As for online multiplayer, yeah, it's extremely easy to coordinate on the 360. On the 360, you can easily make a friend's list since all you need is their username, much easier than the whole friends code thing that the Wii does. Once you have a friend on your list, it's very easy to see if that friend is currently playing something on their 360. Send a quick invite to your friend if he or she is online and poof! Multiplayer gaming!

    Note that multiplayer gaming is only available if you have a Gold membership which you need to pay for. Gold memberships give you online multiplayer, instant access to demos (you need to wait a week if you're on the free membership) and Netflix support if you have a Netflix subscription. Silver memberships (the free membership) still lets you download & purchase stuff off the marketplace, you just can't play online. I noticed that Amazon is currently selling the 13-month subscription cards for $39 so I went ahead and ordered one when I preordered Banjo-Kazooie.

    Anyway, if you decide to pick up a gold membership, let me know and we'll have to get together for some online XBLA gaming (N+, Heavy Weapon, and Bomberman Live are all great for multiplayer).

  6. Ken Gagne

    No upscaling for me, then.

    And I think I can wait a week to download demos, since I already have a three-year backlog to work through. :-) But what's you're handle, just the same?

    No Netflix for me — I use the local library. It's like Netflix, only about twenty times slower and free. :-)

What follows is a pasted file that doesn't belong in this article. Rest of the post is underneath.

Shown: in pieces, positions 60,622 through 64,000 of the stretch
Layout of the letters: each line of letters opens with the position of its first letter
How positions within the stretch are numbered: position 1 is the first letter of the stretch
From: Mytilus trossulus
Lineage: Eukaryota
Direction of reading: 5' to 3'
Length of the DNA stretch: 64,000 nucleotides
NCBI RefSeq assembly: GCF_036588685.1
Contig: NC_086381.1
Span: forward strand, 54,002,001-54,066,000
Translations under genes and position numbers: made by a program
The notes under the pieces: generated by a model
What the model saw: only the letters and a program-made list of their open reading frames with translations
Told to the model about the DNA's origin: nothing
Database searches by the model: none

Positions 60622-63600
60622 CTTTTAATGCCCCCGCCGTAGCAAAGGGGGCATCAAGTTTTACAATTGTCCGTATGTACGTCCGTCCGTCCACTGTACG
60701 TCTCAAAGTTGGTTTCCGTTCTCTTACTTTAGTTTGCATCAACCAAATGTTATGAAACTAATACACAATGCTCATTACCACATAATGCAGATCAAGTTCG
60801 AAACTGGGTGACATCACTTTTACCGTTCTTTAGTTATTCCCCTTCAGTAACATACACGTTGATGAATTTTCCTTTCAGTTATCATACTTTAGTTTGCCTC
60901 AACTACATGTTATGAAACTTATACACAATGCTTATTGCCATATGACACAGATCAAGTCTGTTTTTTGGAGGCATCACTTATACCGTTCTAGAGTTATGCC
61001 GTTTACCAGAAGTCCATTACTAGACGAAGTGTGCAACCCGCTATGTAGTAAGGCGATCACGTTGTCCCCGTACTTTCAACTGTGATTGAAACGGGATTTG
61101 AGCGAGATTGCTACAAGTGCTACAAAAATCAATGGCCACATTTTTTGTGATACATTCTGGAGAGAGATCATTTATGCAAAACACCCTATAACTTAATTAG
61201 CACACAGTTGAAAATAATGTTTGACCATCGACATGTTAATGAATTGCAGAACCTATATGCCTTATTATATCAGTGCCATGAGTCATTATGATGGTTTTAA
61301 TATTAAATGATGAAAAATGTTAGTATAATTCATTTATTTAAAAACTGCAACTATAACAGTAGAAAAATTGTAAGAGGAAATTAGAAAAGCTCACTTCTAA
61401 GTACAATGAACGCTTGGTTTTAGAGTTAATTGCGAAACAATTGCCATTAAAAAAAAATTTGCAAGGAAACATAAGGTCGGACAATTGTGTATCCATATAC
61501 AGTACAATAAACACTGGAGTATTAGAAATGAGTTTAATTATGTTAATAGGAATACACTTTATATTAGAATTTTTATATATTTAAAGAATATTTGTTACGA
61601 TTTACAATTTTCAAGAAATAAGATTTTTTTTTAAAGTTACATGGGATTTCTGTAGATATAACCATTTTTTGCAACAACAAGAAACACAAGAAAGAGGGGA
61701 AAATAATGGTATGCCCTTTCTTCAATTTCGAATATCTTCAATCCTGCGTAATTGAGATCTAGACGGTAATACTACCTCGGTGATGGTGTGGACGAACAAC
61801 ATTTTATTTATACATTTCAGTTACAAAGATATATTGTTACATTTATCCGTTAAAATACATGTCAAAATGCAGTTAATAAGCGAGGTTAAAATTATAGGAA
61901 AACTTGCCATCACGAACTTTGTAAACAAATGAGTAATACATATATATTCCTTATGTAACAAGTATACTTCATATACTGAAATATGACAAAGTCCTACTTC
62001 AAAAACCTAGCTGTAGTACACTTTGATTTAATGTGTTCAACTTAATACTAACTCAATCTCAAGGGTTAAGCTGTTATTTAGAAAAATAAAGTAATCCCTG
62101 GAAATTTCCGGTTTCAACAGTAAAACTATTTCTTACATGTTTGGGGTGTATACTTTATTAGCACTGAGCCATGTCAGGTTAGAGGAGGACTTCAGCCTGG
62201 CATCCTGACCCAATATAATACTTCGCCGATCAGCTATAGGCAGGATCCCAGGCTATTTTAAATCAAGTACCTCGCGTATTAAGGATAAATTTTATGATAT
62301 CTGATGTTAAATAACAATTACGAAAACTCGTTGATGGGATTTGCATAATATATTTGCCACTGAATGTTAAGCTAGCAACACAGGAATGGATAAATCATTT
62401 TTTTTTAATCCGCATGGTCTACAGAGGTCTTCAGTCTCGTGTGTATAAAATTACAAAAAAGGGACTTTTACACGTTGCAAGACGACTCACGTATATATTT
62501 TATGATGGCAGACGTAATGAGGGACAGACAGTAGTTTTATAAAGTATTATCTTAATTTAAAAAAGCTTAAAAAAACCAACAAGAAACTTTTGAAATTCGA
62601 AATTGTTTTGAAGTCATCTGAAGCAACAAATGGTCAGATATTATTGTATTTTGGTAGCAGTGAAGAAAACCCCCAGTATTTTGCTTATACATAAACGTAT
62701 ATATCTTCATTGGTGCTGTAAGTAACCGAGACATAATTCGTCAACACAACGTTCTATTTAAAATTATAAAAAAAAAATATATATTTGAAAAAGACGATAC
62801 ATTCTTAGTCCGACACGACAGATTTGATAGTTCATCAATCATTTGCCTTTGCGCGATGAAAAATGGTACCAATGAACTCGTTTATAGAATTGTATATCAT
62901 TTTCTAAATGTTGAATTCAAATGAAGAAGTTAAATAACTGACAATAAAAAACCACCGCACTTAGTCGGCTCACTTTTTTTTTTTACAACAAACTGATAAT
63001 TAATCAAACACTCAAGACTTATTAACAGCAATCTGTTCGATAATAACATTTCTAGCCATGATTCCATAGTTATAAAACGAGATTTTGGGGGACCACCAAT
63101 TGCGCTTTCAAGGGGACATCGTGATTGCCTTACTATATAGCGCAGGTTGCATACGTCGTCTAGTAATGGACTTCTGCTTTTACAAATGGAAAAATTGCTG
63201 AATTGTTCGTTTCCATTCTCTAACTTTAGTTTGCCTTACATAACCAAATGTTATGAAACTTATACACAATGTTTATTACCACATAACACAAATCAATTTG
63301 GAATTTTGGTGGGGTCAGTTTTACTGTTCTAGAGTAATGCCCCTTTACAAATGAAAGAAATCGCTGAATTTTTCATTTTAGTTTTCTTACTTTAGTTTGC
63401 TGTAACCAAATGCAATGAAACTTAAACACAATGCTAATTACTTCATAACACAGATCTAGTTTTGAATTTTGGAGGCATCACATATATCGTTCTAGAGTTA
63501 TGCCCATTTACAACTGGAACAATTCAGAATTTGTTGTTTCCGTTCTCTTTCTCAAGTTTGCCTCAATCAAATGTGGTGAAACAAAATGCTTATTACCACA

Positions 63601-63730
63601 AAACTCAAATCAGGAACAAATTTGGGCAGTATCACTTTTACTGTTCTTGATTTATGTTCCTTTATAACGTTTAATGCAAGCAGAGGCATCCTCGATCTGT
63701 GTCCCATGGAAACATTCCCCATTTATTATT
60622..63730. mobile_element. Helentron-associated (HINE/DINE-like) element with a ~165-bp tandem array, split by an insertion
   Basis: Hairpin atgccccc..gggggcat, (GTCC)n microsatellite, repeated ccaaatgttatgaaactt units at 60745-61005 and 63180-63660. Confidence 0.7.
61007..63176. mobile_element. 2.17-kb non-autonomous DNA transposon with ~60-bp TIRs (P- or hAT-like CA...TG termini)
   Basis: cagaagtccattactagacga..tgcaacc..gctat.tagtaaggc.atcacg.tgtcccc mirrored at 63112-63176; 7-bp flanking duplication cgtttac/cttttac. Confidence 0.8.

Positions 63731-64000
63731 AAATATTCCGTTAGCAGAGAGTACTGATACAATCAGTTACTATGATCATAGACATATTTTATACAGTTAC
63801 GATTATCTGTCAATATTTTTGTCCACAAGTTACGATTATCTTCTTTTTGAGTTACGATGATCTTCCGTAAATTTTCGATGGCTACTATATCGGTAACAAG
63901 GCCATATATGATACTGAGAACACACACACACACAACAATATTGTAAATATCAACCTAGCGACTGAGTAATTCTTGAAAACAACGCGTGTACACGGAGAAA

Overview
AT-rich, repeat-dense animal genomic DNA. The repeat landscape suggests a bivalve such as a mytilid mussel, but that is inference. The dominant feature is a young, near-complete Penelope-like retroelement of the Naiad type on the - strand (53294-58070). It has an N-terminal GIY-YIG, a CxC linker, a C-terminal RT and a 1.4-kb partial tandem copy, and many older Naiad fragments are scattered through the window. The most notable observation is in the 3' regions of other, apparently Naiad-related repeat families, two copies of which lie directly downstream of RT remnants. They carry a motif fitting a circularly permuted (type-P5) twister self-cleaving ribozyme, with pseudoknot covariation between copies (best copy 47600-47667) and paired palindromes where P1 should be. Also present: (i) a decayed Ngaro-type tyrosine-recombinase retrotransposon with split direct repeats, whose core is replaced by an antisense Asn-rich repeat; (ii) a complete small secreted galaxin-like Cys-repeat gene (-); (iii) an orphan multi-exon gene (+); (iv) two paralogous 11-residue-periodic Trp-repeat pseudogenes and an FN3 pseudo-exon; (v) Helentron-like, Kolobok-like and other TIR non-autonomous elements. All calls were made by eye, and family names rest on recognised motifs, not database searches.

7. One of the cool things I like is that when you add friends to your list, many games create high score lists based on your friends, so you can see how you stack up. I'm a rather mediocre gamer, but I certainly find that more interesting than seeing the insane high scores the rest of the world can put up :)

    I'm interested in what the new Xbox interface is going to look like. It's supposed to change pretty drastically the middle of this month.

    Ken, there is also an application you can get for the Macintosh called Connect360. This application lets you push "supported" video types and pictures to the Xbox for viewing on your television.

  8. Ken Gagne

    Dain, a program that appears similar to Connect360 is Rivet. I wonder how the two compare? An April 2008 review at TUAW suggests Rivet has identical functionality but more convenience, such as browsing your Mac via its inherent folder hierarchy. The comments are from users who have had bad experiences with the publisher of Connect360.